Leadership, Innovation, and Creativity
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Leadership, Innovation, and Creativity
Complexity, chaos, and ambiguity are aspects of leadership and learning. Without those we cannot innovate and create.
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Teaching comes with great power

Teaching comes with great power | Leadership, Innovation, and Creativity | Scoop.it
Many attribute the quote: “With great power comes great responsibility” to Spiderman or more specifically his Uncle Ben. Stan Lee wrote the comic, and originally it showed up in a narra…
Ivon Prefontaine's insight:
Teaching remains important. It provides the human contact and relationships that instrumental methods (i.e. computers, books, curriculum guides, etc.) cannot. Pedagogy remains central to teaching and learning.
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Classroom Culture vs. Classroom Management

Classroom Culture vs. Classroom Management | Leadership, Innovation, and Creativity | Scoop.it
What's the difference between classroom culture and classroom management, and how can you make the most of both? Lily Jones provides helpful tips and resources.

Via Mary Perfitt-Nelson
Ivon Prefontaine's insight:
Engaging students and helping them find ways to be responsible for their learning is important. A culture of learning and teaching, not as either/or proposistions, but as two conjoined practices, is important. It is about leading (based on etymology of educate and pedagogy).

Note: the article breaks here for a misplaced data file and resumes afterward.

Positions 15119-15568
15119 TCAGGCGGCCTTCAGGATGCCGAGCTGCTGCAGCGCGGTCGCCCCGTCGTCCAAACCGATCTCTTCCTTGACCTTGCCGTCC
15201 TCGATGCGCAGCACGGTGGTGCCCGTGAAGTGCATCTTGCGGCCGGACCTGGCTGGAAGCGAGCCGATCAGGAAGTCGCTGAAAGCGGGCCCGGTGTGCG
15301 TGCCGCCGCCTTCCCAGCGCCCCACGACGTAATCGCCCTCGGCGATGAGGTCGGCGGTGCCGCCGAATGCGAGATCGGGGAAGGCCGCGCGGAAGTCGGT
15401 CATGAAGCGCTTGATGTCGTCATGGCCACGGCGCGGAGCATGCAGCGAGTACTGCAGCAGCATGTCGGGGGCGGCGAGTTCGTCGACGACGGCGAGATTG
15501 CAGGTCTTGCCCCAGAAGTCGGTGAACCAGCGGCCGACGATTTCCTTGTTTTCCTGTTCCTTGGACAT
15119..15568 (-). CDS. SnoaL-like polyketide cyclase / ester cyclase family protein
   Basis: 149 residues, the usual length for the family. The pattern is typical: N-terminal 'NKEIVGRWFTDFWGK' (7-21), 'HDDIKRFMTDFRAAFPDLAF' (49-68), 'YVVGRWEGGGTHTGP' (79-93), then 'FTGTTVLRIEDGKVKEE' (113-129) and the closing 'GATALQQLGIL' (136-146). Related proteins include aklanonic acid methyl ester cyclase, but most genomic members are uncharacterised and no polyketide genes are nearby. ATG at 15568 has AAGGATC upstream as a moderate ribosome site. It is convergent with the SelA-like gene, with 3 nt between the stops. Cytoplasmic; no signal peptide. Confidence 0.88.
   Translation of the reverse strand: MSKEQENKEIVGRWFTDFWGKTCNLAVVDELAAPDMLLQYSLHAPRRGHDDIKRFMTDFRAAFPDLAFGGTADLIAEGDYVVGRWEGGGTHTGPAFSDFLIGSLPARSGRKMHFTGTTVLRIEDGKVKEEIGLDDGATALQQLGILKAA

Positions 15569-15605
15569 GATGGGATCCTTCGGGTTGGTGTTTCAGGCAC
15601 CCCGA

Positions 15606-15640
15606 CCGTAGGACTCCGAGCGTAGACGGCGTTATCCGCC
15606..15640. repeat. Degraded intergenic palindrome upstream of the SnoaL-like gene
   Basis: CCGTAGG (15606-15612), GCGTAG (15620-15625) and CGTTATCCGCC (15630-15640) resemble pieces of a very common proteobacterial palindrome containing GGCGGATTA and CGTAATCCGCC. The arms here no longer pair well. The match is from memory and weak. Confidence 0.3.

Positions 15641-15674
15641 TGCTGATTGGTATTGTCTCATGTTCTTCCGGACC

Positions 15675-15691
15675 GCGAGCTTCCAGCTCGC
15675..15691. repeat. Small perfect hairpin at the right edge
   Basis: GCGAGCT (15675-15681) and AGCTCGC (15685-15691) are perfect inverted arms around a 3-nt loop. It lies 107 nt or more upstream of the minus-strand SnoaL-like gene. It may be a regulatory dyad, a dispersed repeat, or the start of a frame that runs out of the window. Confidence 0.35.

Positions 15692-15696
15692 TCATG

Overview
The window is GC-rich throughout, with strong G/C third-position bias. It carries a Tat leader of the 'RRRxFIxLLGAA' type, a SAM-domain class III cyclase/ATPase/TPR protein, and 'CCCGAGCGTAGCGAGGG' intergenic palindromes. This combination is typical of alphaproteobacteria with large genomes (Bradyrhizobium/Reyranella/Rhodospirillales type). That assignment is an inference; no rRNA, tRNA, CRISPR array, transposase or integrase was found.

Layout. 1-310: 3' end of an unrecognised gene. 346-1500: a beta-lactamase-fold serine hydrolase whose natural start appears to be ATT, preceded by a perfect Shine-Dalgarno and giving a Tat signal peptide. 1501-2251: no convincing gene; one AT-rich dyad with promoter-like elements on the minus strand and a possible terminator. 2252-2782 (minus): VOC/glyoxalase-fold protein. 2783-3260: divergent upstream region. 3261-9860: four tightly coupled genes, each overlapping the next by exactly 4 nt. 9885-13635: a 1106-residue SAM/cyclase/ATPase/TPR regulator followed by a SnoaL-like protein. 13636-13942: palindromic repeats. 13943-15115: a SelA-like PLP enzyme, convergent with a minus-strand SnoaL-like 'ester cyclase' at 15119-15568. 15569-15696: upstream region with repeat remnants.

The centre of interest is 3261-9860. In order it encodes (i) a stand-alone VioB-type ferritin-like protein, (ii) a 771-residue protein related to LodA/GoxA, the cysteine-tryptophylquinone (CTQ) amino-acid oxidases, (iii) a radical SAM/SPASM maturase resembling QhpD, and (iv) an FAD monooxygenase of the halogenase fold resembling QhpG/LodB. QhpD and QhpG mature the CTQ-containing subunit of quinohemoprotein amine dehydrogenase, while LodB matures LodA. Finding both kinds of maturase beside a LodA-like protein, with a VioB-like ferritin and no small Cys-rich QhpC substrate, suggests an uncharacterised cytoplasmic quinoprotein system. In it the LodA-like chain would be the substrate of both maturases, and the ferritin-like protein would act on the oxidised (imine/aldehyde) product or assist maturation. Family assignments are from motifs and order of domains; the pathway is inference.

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Mary Perfitt-Nelson's curator insight, April 30, 5:30 PM

We think about classroom management, when the culture is the context in which all behavior occurs.  Transforming the culture can transform the behavior.

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Pulitzer-Winning Poet Mark Strand on the Heartbeat of Creative Work and the Artist’s Task to Bear Witness to the Universe

Pulitzer-Winning Poet Mark Strand on the Heartbeat of Creative Work and the Artist’s Task to Bear Witness to the Universe | Leadership, Innovation, and Creativity | Scoop.it
"It’s such a lucky accident, having been born, that we’re almost obliged to pay attention."
Ivon Prefontaine's insight:
This article blends wonderful ideas from Mark Strand, Rilke, Mary Oliver, and others.
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The Purposeful Pause: 10 Reflective Questions to Ask Mid-Lesson - Brilliant or Insane

The Purposeful Pause: 10 Reflective Questions to Ask Mid-Lesson - Brilliant or Insane | Leadership, Innovation, and Creativity | Scoop.it
When we take a purposeful pause and present learners with reflective questions mid-lesson, we help them persevere and cultivate a growth mindset.

Via Tom D'Amico (@TDOttawa)
Ivon Prefontaine's insight:

I am reading Paul Ricoueur and asking people to explain things is not the same as describing and re-describing. We mix fiction into the narrative when we re-describe.

 

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Cindy Riley Klages's curator insight, April 3, 2015 9:39 PM

Purposeful planning is the key to successful lessons.

---AL Reading Initiative Project for Adolescent Literacy

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Ontario Research - 21st Century teaching and learning


Via Tom D'Amico (@TDOttawa)
Ivon Prefontaine's insight:

This is timely as I move into some polishing work on a dissertation.

 

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The World of Teaching Part 4: Teaching in the World

The World of Teaching Part 4: Teaching in the World | Leadership, Innovation, and Creativity | Scoop.it
A brief collection of infographics on the state of teaching around the world for teachers and would-be teachers.